An interview is the single most crucial factor in ensuring that the correct appointment is made. Although there are many steps beforehand – nothing compares to face to face meetings.

Interviews should no longer be treated as a one-way street. Candidates are now just as likely to be sizing up potential employers. If you want to attract the best candidates, you should be selling your organisation – top quality candidates are highly sought after and therefore competition is stiff.

We have spoken to our highly experienced recruitment team – these are the 5 things they have said should be avoided at all costs:

 

1) Not treating an interview as a priority

Taking an interview seriously is the first step to it being a success. Here is a story from one of our recruiters that demonstrates worst practice:

A candidate arrived for an interview and was asked to wait for the interviewers to be ready. The candidate could clearly see two people eating lunch in the room where the interview was due to take place. After a short while the two people, who transpired to be the interviewers, came out and apologised to the candidate, claiming they had been stuck in meetings.

This is an extreme example but, all the things you would expect candidates to do – show up, be on time, be prepared – apply to clients as well. Candidates expect to be treated with respect and are unlikely to take a position if they are not, no matter how attractive it may look on paper.

 

2) Speaking negatively about the organisation/role/team

Although often the reason that new staff are being recruited is to solve a problem that exists within a certain department, it is important to remember not to sound negative.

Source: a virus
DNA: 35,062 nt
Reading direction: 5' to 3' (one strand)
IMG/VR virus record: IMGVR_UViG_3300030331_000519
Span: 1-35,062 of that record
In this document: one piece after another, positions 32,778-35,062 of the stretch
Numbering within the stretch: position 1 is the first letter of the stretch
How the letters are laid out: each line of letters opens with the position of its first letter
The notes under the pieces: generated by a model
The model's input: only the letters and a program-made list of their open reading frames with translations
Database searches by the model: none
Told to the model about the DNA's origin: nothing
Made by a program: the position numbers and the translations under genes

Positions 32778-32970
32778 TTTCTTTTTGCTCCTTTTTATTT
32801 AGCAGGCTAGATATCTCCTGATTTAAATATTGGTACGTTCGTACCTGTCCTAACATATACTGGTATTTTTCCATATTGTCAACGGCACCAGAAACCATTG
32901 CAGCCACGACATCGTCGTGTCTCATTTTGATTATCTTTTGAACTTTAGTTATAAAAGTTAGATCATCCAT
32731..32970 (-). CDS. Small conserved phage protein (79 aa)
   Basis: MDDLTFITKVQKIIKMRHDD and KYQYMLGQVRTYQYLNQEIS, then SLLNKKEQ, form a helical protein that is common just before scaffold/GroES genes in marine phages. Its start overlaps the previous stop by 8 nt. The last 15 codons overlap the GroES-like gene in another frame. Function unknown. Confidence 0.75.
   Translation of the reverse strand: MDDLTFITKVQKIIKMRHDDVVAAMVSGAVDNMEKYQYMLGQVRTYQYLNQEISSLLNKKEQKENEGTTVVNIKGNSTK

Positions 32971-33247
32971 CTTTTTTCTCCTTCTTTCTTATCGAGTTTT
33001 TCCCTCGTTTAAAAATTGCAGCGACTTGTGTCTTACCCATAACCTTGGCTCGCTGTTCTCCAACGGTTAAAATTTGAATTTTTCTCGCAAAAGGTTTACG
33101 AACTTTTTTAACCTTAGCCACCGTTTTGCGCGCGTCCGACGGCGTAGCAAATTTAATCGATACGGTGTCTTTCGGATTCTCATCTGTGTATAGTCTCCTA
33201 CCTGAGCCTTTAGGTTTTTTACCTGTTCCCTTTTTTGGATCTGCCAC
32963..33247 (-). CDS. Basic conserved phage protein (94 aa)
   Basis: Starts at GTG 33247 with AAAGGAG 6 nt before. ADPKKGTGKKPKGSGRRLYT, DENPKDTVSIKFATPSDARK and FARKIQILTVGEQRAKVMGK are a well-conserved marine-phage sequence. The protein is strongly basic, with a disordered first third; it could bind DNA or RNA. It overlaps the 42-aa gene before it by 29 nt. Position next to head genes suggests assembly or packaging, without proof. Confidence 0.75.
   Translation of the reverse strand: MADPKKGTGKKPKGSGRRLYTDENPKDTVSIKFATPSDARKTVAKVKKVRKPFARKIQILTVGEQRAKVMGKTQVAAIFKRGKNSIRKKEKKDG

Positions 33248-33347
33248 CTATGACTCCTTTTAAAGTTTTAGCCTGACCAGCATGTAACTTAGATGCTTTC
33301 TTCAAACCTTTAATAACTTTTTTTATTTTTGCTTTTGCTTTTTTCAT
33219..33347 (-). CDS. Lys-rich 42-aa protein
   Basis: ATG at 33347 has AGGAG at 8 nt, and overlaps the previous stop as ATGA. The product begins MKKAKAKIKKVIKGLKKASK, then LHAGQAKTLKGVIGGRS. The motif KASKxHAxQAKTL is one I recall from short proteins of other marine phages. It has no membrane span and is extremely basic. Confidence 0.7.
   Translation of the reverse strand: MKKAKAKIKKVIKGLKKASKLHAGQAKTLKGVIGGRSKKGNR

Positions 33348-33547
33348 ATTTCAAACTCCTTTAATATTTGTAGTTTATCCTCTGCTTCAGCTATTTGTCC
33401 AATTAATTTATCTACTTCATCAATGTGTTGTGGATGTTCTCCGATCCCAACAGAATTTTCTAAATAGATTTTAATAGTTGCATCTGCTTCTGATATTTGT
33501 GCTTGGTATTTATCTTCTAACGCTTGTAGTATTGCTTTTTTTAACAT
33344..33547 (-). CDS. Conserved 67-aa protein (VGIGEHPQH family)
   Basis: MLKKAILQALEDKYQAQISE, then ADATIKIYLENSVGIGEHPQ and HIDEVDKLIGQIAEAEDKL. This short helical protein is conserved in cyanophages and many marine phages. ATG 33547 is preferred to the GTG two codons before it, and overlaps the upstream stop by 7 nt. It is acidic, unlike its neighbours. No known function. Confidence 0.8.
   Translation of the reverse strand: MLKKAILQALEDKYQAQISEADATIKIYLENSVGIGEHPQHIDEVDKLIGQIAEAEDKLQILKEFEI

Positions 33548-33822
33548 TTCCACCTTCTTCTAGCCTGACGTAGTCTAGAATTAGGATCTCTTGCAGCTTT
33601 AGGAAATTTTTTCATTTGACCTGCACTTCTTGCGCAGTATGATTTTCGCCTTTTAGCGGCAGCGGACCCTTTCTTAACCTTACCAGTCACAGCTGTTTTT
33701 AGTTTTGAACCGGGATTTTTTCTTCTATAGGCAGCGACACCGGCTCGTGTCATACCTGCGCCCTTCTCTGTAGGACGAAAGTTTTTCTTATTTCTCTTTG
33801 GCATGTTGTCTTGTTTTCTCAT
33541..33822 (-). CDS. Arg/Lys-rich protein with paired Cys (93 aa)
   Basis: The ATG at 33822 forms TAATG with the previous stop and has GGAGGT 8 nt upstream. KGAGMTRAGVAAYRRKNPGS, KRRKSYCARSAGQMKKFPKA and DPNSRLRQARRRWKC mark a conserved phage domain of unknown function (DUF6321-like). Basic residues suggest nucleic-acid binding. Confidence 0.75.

Candidates want to feel that they are entering into an environment where they can be effective, rather than worrying about their prospective team and if the project is even achievable.

 

3) Being too rigid with questioning

If a candidate does not give the response you are looking for from an initial question – probe further! Rather than putting an ‘x’ against their name, further questioning can open up further responses.

The more that the interview is treated as a conversation (by both parties), instead of an interrogation, the more fruitful it will be.

 

4) Treating an interim requirement like a permanent requirement

The style of interview must suit the requirement. For an interim requirement, it is excessive to have multiple stage interviews for example, or to ask questions such as, “Where do you see yourself in 5 years’ times?” This adds an unnecessary level of scrutiny to the process and is unhelpful as well as inappropriate.

 

5) Taking lengthy amounts of time giving feedback and making decisions

Efficiency is paramount!

You should take into consideration the candidate’s perspective. They are often considering multiple options whilst being on the market. Candidates will not simply go for the first offer made, however if the process is moving too slowly then candidates will invariably lose interest and accept other offers. Not only because of a desire to start a placement quickly but also because obvious signs of inefficiency suggests that the client is disorganised – giving a bad impression.

 

You may not believe that these problems still occur – but they do! The sooner we can eradicate them the better – the recruitment market can only benefit from it.

These our top 5 but we have plenty of other gripes – what would you like to see added to the list?

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Alex Kassab

Alex has been with Insight since January 2016 - initially working as part of the back office team, he now helps manage Insight's website, blog and social media output.
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